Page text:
Imagine you are a data analyst on a highly motivated business intelligence (BI) team about to start phase 1 of an enterprise data warehouse. The IT side, including analysts, modelers, developers and testers, all have the experience and motivation to make the project a success. There is a business sponsor funding the project who is also ensuring the necessary business involvement. There is just one obstacle: the business folks involved lack the knowledge of their own business. This might sound unbelievable, but due to high turnover on the business side and short training cycles, the businesspeople might know what to click on a screen and what actions to take when certain business events occur. However, most do not understand why they are doing what they are doing.

The Challenge

As the data analyst, you need to capture how the organization works and the detailed reporting requirements. What techniques would you use when you have business-side involvement that lacks business expertise?

The Response

We need to first validate the observation that the business truly lacks business expertise. If this perception is reality, the analyst can decide to continue to work with the business, lean on IT or look outside the organization.

Don’t Give up on the Business

There could still be very valuable business resources in the form of both people and documentation that can allow the analyst to capture how the business works. John Ladley, consultant and industry lightning rod, recommends talking with the HR department about what they need to accomplish, reviewing financial documents such as annual reports for core metrics and meeting with the business to find out how they use industry benchmarks. Carol Lehn, senior data engineer, suggests the analyst meet with more senior businesspeople who have worked their way up through the ranks and have a lot of the business knowledge and background to fill in many of the details the current business users don’t have. Lehn says, “More often than not, they’re happy to share what they know, even if it’s outside of their current sphere of responsibility.”

Lean on IT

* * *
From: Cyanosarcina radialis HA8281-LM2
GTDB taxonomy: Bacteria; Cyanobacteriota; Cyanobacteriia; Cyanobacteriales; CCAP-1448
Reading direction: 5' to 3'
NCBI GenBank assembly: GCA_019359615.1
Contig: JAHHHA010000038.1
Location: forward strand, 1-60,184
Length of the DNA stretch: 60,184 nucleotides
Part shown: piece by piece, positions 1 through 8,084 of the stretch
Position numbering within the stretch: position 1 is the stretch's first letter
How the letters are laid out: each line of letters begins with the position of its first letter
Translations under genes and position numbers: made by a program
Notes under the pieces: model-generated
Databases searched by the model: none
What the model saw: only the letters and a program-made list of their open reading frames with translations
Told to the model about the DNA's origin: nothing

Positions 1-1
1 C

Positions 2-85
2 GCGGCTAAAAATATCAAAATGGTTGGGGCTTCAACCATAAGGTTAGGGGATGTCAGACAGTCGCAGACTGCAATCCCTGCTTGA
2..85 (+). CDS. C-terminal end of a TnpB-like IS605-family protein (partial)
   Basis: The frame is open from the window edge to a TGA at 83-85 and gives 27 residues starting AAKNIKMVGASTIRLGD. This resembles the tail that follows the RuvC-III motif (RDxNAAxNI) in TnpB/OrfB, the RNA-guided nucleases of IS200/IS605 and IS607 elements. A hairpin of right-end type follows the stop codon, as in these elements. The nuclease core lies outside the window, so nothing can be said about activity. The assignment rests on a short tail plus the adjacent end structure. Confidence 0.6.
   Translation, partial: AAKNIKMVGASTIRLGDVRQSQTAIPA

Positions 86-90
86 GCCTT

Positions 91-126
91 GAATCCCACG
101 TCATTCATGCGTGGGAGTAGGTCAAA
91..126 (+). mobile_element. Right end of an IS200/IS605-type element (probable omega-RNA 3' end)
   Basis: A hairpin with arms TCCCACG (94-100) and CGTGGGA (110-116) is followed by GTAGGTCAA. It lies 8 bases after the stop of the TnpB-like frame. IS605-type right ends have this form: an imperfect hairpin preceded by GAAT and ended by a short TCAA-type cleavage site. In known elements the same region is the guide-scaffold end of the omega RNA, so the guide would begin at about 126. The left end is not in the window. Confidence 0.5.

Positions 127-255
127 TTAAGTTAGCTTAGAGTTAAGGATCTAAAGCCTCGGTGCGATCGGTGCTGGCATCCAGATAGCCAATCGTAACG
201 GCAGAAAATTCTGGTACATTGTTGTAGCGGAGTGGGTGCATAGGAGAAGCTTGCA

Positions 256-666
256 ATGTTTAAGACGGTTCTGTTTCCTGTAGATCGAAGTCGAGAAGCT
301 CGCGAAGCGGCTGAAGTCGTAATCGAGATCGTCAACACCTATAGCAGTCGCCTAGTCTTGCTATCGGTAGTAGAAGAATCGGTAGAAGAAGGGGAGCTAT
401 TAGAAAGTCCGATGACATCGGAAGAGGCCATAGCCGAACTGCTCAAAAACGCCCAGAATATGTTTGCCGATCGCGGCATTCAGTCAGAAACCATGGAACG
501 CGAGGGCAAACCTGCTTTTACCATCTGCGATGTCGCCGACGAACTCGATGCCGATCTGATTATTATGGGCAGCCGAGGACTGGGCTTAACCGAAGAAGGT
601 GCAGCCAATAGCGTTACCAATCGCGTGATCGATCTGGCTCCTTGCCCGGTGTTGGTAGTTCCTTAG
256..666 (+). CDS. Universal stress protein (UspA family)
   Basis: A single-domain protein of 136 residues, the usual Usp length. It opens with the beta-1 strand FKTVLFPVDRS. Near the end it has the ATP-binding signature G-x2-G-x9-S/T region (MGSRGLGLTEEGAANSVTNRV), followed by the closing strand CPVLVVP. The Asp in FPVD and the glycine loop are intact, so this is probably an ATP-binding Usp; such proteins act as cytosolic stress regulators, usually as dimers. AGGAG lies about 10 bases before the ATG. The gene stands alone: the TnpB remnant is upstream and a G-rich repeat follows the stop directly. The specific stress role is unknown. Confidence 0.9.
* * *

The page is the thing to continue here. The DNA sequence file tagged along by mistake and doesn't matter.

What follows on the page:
The analyst can also talk with IT resources or dive into existing operational and reporting systems. Several design challengers suggested “reverse engineering” source systems into logical and conceptual models as a good step toward learning how the business works. Pat Henaghan, data manager, summarizes this approach: “IT analysts/developers should develop a narrative for the programs, showing inputs, outputs and processes applied. When presented with the processes and outcomes, the business community then has a starting place to work through the business rules. They may not know their business, but they likely have some preconceived notions of what their work is. When they learn what the programs are doing, they may react by arguing that the process is incorrect. Nonetheless, it is what it is. They then can begin to refine the narrative to develop the business rules and learn their own business.”

Both Anne Huey, data analyst, and Bob Schork, data modeler, would recommend the analyst see what the underlying systems do before and after a button push to identify how the data changes. This can help with capturing both a data and process view of the world through the eyes of the application. Tom Faulkner, data analyst/modeler, suggests leveraging IT employees. Faulkner says, “Lots of times the IT people in an organization know more about the business rules than the businesspeople do. Talking with the business and with IT helps to piece together the puzzle of why things are done a certain way.”

Look Outside

My first reaction to this challenge would be to look at industry practices to build the initial model of the business. Industry standard models and enterprise resource plann- ing documentation are two excellent sources. Akhtar Ali Khan, information architect, also recommends looking at other companies in the same business to understand how they operate and then relating the findings to this organization.

A combination of these techniques might be necessary for the analyst to capture the complete picture. There are other creative approaches as well. Barbara McCuaig, data modeler, has this suggestion for the analyst: “Shadow the business user as they perform their day-to-day tasks. In this way you would see the events, the processes, the screens and the reports. This would give you a very good start in identifying the required data and how it’s used.”

If you would like to become a design challenger and have the opportunity to submit modeling solutions, please add your email address at http://www.stevehoberman.com/. There is also an overview on how to read a data model at http://www.stevehoberman.com/.

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